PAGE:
“I like your socks”.

He gave me a quizzical, almost shy look, offered a sort of smile and let me pass.


{ the magic of inglenook }

Now that I had a personal history with Mr. Coppola, I felt like it was time to visit Inglenook, his Napa Valley winery. Established in 1880 by Finnish sea captain Gustave Niebaum, this grand historic estate was the first Bordeaux style winery in the USA. The Coppolas purchased it in 1975 with profits from The Godfather films and it has been their Napa Valley home ever since. 

Tucked away from the busy road, Inglenook’s pergola and fountain invite you to hang out and enjoy the surrounding vineyards and historic facade. Step inside the grand 19th century chateau and an elaborately carved wooden staircase beckons you to explore a world of delightful early motion picture inventions. Here is Francis Ford Coppola's vast collection of zoetropes, phenakistoscopes, magic lanterns and other animation machines. This is a tribute to the artists, dreamers, inventors and storytellers that have come before and I almost didn’t even care that there was wine here too.

But there is. And it's good. Visit the European-styled bistro, where you can purchase wines by the glass and explore the place at your leisure, wine in-hand. Stay all day if you want, and don’t miss the stylish boutique that offers rare and unusual items from around the world. There’s a lot to see at Inglenook and you get the sense that the Coppolas are directly involved with making your experience a memorable one.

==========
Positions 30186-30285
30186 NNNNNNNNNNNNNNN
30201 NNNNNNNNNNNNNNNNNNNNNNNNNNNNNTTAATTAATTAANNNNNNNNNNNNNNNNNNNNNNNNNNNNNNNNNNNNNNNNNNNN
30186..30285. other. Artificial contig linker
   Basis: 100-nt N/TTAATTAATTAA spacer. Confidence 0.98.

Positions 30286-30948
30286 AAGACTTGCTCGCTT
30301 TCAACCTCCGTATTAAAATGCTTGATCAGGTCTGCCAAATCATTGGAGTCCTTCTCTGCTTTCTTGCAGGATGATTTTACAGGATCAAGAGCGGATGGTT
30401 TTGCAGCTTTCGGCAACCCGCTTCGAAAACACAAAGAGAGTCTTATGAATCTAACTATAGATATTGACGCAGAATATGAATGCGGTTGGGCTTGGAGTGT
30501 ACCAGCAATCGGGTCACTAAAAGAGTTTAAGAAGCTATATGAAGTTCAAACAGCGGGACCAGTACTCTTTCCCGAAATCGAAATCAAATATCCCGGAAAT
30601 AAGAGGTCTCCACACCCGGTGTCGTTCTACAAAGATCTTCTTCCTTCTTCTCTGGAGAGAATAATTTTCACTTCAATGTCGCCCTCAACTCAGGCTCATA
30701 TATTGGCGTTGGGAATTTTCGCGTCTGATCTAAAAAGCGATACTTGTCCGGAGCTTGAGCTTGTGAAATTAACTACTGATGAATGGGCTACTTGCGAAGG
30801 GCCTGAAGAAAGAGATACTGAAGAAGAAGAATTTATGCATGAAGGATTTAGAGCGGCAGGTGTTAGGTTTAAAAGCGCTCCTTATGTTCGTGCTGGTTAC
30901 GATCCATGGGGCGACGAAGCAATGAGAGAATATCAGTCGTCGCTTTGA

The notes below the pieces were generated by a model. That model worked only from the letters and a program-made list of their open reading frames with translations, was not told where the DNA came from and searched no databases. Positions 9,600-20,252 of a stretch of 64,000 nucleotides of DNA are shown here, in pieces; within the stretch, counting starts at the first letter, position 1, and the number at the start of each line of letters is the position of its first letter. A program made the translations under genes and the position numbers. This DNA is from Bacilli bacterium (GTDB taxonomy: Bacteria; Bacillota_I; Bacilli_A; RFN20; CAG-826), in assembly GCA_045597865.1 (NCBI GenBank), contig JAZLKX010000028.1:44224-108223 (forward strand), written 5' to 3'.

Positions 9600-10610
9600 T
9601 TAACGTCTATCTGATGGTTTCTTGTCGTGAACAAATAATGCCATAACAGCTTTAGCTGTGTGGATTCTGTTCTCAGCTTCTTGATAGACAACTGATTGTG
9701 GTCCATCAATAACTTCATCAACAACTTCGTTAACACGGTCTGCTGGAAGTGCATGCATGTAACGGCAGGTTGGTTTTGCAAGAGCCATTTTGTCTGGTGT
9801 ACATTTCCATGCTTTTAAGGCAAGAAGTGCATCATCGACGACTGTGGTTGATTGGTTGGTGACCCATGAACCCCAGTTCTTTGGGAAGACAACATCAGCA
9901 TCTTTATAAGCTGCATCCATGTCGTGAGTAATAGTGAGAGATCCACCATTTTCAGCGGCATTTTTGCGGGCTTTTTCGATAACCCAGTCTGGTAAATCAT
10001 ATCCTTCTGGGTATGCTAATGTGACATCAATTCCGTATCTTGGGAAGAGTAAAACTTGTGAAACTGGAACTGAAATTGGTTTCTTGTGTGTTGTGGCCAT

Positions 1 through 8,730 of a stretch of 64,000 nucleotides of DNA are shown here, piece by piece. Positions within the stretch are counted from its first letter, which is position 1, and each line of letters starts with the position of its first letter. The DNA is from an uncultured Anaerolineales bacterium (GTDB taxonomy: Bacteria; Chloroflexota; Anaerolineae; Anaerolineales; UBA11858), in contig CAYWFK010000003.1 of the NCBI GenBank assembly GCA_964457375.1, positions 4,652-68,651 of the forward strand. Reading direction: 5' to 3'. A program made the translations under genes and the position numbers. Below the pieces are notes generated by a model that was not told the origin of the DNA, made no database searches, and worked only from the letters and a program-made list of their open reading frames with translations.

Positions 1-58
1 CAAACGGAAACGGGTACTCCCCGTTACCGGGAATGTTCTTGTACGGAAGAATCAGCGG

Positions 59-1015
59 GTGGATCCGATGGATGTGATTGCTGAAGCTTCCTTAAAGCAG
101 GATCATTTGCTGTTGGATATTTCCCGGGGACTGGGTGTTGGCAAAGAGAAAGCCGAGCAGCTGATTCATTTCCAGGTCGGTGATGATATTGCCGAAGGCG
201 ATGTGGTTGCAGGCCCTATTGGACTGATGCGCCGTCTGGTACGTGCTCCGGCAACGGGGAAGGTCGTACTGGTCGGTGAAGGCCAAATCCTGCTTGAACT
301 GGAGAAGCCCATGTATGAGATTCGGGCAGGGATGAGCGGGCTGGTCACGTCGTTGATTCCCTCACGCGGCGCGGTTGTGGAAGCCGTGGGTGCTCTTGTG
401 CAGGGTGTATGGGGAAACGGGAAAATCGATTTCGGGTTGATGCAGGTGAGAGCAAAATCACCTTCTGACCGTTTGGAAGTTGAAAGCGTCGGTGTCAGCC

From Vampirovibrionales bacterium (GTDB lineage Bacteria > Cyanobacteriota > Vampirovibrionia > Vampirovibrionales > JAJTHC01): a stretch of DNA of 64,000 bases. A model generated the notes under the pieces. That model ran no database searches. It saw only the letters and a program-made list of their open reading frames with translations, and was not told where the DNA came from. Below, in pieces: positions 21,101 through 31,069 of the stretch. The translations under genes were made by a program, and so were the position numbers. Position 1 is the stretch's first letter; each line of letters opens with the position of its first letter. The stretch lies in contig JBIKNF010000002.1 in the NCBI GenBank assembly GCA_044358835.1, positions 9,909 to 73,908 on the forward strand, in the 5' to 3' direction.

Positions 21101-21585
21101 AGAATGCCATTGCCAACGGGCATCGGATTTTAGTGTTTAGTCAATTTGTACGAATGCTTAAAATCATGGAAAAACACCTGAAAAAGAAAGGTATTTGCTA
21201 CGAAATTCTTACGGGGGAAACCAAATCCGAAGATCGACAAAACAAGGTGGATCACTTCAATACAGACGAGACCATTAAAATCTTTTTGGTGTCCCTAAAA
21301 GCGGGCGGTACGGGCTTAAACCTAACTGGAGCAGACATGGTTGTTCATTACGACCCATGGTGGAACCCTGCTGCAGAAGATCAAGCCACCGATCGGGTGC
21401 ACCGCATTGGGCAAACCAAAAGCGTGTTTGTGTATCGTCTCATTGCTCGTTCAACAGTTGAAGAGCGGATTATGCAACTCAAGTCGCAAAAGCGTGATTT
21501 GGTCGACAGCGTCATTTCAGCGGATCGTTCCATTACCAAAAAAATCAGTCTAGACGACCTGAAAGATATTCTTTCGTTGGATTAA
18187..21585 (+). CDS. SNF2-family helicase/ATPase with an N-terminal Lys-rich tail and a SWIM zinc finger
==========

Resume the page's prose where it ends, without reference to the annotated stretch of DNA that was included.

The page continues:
{ getting personal }

Completely enamored by my experience at the winery, it was time to get personal with my neighbors, so I read Eleanor’s books, Notes on the Making of Apocalypse Now and Notes on a Life. Like Francis, she is an artist who struggles to realize her vision, but her creative drive is often eclipsed by family responsibilities and Francis’ fame. Candid and daringly honest, she freely invites us into her family’s lives and her personal thoughts. I liked her.

Interestingly, she was the same age as I am now when she was writing her first book. Even more curious, her daughter Sophia was born the same year I was, just a few weeks earlier. So while Sophia was toddling around the Philippines when her parents were making Apocalypse Now, I was doing exactly the same thing around Cleveland when my parents were making ceramics. I wondered what else we held in common.


{ christmas }